<class lazy="false" name="Namespace.AcceptedOffer, Namespace" table="Accepted_Offer">
		<id name="Id" type="Int32" unsaved-value="0">
			<column name="accepted_offer_id" length="4" sql-type="int" not-null="true" unique="true" />
			<generator class="native" />
		</id>

	    <many-to-one name="Plan" class="Namespace.Plan, Namespace" lazy="false" cascade="save-update">
			<column name="plan_id" length="4" sql-type="int" not-null="false"/>
		</many-to-one>

  </class>
</hibernate-mapping>

Should probably do the trick (I've only done example mappings for the collections, you'll have to add other properties).

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The approach I'd take to model this is as follows:

Customer object contains an ICollection <PaymentPlan> PaymentPlans which represent the plans that customer has accepted.

The PaymentPlan to the Customer would be mapped using a bag which uses the details table to establish which customer id's mapped to which PaymentPlans. Using cascade all-delete-orphan, if the customer was deleted, both the entries from details and the PaymentPlans that customer owned would be deleted.

The PaymentPlan object contains a PlanTerms object which represented the terms of the payment plan.

The PlanTerms would be mapped to a PaymentPlan using a many-to-one mapping cascading save-update which would just insert a reference to the relevant PlanTerms object in to the PaymentPlan.

Using this model, you could create PlanTerms independantly and then when you add a new PaymentPlan to a customer, you'd create a new PaymentPlan object passing in the relevant PlanTerms object and then add it to the collection on the relevant Customer. Finally you'd save the Customer and let nhibernate cascade the save operation.

You'd end up with a Customer object, a PaymentPlan object and a PlanTerms object with the Customer (customer table) owning instances of PaymentPlans (the details table) which all adhear to specific PlanTerms (the plan table).

I've got some more concrete examples of the mapping syntax if required but it's probably best to work it through with your own model and I don't have enough information on the database tables to provide any specific examples.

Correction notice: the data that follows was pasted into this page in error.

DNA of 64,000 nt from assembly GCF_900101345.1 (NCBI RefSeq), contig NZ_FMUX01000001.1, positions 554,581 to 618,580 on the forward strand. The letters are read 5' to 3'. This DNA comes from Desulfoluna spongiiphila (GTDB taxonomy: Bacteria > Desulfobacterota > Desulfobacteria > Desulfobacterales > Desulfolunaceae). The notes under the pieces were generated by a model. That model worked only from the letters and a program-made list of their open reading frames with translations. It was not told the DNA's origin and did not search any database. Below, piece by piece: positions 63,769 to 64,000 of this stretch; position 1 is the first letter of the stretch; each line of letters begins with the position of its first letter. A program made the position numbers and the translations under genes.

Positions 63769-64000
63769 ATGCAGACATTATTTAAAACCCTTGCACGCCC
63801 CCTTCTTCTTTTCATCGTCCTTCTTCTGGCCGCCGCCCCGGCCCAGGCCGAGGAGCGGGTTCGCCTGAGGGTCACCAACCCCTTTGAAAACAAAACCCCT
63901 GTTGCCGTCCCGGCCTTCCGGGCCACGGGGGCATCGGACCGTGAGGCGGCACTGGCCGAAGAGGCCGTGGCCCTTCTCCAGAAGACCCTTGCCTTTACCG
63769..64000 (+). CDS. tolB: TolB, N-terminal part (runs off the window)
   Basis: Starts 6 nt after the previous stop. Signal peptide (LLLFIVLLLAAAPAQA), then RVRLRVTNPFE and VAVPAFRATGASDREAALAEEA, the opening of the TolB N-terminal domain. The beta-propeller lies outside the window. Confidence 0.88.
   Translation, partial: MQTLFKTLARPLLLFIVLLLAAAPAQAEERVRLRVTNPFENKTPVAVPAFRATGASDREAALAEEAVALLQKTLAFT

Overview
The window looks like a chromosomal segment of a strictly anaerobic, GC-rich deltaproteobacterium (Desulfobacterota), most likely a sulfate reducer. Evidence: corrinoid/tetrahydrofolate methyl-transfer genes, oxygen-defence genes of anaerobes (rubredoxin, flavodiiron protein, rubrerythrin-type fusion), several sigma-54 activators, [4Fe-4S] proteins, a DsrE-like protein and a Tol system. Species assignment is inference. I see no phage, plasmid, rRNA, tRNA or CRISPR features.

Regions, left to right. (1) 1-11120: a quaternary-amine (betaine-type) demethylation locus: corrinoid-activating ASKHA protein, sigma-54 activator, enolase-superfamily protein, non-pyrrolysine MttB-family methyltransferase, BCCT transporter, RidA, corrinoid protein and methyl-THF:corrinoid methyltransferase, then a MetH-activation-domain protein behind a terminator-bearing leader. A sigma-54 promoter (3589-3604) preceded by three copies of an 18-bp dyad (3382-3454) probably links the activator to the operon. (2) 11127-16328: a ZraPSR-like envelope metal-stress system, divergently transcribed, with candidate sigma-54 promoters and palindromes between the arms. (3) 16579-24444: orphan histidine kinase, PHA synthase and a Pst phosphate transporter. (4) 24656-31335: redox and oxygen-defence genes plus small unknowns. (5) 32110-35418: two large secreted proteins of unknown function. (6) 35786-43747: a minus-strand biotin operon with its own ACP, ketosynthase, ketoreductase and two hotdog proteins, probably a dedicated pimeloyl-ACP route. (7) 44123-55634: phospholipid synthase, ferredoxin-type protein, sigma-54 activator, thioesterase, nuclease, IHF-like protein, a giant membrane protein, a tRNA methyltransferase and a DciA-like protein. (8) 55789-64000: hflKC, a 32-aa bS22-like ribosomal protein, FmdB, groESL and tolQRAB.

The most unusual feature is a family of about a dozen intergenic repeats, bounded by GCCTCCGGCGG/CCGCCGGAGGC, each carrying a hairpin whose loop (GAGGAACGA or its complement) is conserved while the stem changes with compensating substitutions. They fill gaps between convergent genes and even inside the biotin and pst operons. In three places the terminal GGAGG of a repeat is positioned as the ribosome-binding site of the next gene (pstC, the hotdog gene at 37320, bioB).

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I don't know if this is possibly because my NHibernate experience is limited, but could you create a BaseDetail class which has just the properties for the Details as they map directly to the Detail table.

Then create a second class that inherits from the BaseDetail class that has the additional Parent Plan object so you can create a BaseDetail class when you want to just create a Detail row and assign the PlanId to it, but if you need to populate a full Detail record with the Parent plan object you can use the inherited Detail class.

I don't know if that makes a whole lot of sense, but let me know and I'll clarify further.

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I think the problem you have here is that your AcceptedOffer object contains a Plan object, and then your Plan object appears to contain an AcceptedOffers collection that contains AcceptedOffer objects. Same thing with Customers. The fact that the objects are a child of each other is what causes your problem, I think.

Likewise, what makes your AcceptedOffer complex is it has a two responsibilities: it indicates offers included in a plan, it indicates acceptance by a customer. That violates the Single Responsibility Principle.

You may have to differentiate between an Offer that is under a Plan, and an Offer that is accepted by customers. So here's what I'm going to do:

  1. Create a separate Offer object which does not have a state, e.g., it does not have a customer and it does not have a status -- it only has an OfferId and the Plan it belongs to as its attributes.
  2. Modify your Plan object to have an Offers collection (it does not have to have accepted offer in its context).
  3. Finally, modify your AcceptedOffer object so that it contains an Offer, the Customer, and a Status. Customer remains the same.

I think this will sufficiently untangle your NHibernate mappings and object saving problems. :)

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A tip that may (or may not) be helpful in NHibernate: you can map your objects against Views as though the View was a table. Just specify the view name as a table name; as long as all NOT NULL fields are included in the view and the mapping it will work fine.